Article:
1105

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Millennium: 2nd millennium
Centuries:
Decades:
Years:
1105 in various calendars
Gregorian calendar1105
MCV
Ab urbe condita1858
Armenian calendar554
ԹՎ ՇԾԴ
Assyrian calendar5855
Balinese saka calendar1026–1027
Bengali calendar512
Berber calendar2055
English Regnal yearHen. 1 – 6 Hen. 1
Buddhist calendar1649
Burmese calendar467
Byzantine calendar6613–6614
Chinese calendar甲申(Wood Monkey)
3801 or 3741
    — to —
乙酉年 (Wood Rooster)
3802 or 3742
Coptic calendar821–822
Discordian calendar2271
Ethiopian calendar1097–1098
Hebrew calendar4865–4866
Hindu calendars
 - Vikram Samvat1161–1162
 - Shaka Samvat1026–1027
 - Kali Yuga4205–4206
Holocene calendar11105
Igbo calendar105–106
Iranian calendar483–484
Islamic calendar498–499
Japanese calendarChōji 2
(長治2年)
Javanese calendar1010–1011
Julian calendar1105
MCV
Korean calendar3438
Minguo calendar807 before ROC
民前807年
Nanakshahi calendar−363
Seleucid era1416/1417 AG
Thai solar calendar1647–1648
Tibetan calendar阳木猴年
(male Wood-Monkey)
1231 or 850 or 78
    — to —
阴木鸡年
(female Wood-Rooster)
1232 or 851 or 79
Baldwin I defeats the Fatimids (1105).

Year 1105 (MCV) was a common year starting on Sunday (link will display the full calendar) of the Julian calendar.

Events[edit]

By place[edit]

Levant[edit]

Europe[edit]

England[edit]

  • Summer – King Henry I invades Normandy, takes Bayeux (after a short siege) and Caen. He advances on Falaise, and starts inconclusive peace negotiations with Duke Robert II (Curthose). Henry withdraws to deal with political issues at home.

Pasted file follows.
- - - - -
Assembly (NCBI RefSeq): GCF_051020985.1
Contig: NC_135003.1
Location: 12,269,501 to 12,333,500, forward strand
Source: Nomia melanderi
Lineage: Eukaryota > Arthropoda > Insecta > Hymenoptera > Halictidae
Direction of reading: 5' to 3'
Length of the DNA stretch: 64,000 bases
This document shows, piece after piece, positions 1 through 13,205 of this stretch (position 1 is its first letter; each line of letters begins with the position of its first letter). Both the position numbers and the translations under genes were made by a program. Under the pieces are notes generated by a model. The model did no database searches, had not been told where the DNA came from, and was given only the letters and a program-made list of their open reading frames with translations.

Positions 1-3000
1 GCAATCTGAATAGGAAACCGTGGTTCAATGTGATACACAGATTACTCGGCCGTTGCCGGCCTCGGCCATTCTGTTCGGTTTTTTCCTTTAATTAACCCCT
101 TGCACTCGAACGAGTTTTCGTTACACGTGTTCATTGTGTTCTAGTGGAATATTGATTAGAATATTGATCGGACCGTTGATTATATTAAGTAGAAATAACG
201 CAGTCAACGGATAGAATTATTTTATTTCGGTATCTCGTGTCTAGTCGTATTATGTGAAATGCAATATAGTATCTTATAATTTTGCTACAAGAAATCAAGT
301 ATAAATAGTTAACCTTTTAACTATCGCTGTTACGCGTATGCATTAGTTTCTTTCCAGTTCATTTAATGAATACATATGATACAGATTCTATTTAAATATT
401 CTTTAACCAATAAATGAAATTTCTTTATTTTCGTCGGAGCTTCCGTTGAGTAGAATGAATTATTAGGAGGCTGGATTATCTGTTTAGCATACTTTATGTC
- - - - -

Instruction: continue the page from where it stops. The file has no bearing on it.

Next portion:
• Henry I meets Anselm, archbishop of Canterbury, under threat of excommunication at L'Aigle in Normandy to settle their disputes that has led to Anselm's exile from England (see 1103).

Seljuk Empire[edit]

Asia[edit]

By topic[edit]

Religion[edit]


Births[edit]

Deaths[edit]

References[edit]

  1. ^ Steven Runciman (1952). A History of the Crusades. Vol II: The Kingdom of Jerusalem, p. 49. ISBN 978-0-241-29876-3.
  2. ^ Steven Runciman (1952). A History of the Crusades. Vol II: The Kingdom of Jerusalem, pp. 72–73. ISBN 978-0-241-29876-3.
  3. ^ Picard C. (1997). La mer et les musulmans d'Occident au Moyen Age. Paris: Presses Universitaires de France.
  4. ^ Steven Runciman (1952). A History of the Crusades. Vol II: The Kingdom of Jerusalem, p. 39. ISBN 978-0-241-29876-3.
  5. ^ Steven Runciman (1952). A History of the Crusades. Vol II: The Kingdom of Jerusalem, p. 87. ISBN 978-0-241-29876-3.